Perhaps some people believe that going to war in the Taiwan Strait is not about killing a younger brother but preventing Taiwanese independence. Then we must think through the fact that, in an area the size of just two Beijings, and with a population the size of two Beijings, and on a small island with the same population density as Beijing, turning loose the full power and force of the Chinese military, including navy, army, air force and missile forces, will create a horrific slaughter. And if we then consider the involvement of American forces, and how innocent civilians would be drawn into the conflict, would it really be possible to decapitate the younger brother? Tens of thousand of innocent Taiwanese, including those who opposed independence, would be killed. So isn¡¦t a war in the Taiwan Strait more than a little barbaric?
So would war prevent Taiwanese independence? When one uses a means to attain an end, it can be called reasonable, but when one doesn¡¦t achieve the end but still uses the same means, that¡¦s foolishness. So let¡¦s see, is war in the Taiwan Strait reasonable or foolish?
Killing the little brother will not stop the breakup of the family¡Xsuppose the younger brother¡¦s family is wiped out, when his immediate family is dead, why would he care about the split in the extended family? (Human beings, not things, make up a family.) Or suppose not everybody in the little brother¡¦s family has been killed. Then the survivors would feel a deep sense of hate that would persist for a thousand generations.¡K
At all times and in all countries, because of various reasons, there have been some societies that wanted to separate from others, or unite with others. Hence the ancient Chinese saying, ¡§Union comes after a long separation and separation comes after a long union, that¡¦s the rule of all forces in the world.¡¨
In the past, this kind of ¡§separation and union¡¨ or ¡§unification and independence¡¨ were often resolved by military force, which inevitably brought humanitarian tragedies, since ¡§one man¡¦s success is based on a thousand people¡¦s bones.¡¨ But there also have been people with lofty ideals who valued people¡¦s lives more than emperors¡¦ achievements, and showed superior courage and intelligence. They became well-known sages and men of virtue. Among them there were some great people that could shake hands with political enemies despite prejudices and old grudges. Such people not only win awards for building peace in this life, but also achieve great reputations for all posterity.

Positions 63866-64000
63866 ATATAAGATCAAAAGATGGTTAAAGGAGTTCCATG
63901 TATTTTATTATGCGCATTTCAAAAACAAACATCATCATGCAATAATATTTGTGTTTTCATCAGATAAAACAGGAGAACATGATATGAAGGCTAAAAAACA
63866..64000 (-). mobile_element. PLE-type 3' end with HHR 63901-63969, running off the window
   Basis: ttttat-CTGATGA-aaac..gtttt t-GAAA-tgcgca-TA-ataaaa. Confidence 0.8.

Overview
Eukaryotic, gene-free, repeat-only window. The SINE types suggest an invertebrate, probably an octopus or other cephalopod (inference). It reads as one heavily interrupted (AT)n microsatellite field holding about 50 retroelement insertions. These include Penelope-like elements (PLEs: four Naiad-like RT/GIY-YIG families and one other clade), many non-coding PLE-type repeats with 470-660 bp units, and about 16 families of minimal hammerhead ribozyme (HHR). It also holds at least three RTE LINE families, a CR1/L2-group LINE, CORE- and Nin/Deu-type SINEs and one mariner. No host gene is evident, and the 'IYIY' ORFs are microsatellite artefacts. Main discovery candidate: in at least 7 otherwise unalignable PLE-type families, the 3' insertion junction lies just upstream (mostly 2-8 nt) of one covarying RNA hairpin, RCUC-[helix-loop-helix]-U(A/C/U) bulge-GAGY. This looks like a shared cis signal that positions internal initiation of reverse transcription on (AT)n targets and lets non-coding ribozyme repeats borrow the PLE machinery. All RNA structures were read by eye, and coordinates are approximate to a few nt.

Human civilization now has reached a point when it has become common sense for anyone with a good conscience to peacefully resolve any dispute, including disputes over independence and unification. No matter whether the result is unification or separation, it is the progression of human conscience to reach one¡¦s goal by civilized means instead of savage means. That is precisely why there are people in Scotland and northern Italy who want independence, but neither would use military force. Who wins or loses in Flanders, Belgium or Quebec, Canada is not decided, but it won¡¦t endanger anyone¡¦s life. Czechoslovakia split into two countries without the loss of a single life and they still get along peacefully¡K.
To undermine peace and start a war is the biggest crime a regime can commit, according to the traditions of civilization. Mencius said, ¡§An emperor who gets rich but doesn¡¦t practice benevolent rule is already against Confucianism, how much more so if he instigates a war. People on the field will be killed if there is fighting for the field; people in a city will be killed if there is fighting for the city, that is obtaining land by eating people, such a crime deserves the death penalty!¡¨ Confucius deemed human lives higher than anything else, and it is the highest crime to kill people for land.¡K
Mr. He is a professor of philosophy at People¡¦s University in Beijing and a delegate to the National People¡¦s Congress. This article was originally posted on November 18, 2004 on the Beijing-based Web site www.yannan.cn under the title ¡§The Taiwan Strait Needs Peace, Not War.¡¨ The site is run by Guo Qionghu with the stated purpose of cultural and artistic exchange. The translation is by Hugo Restall.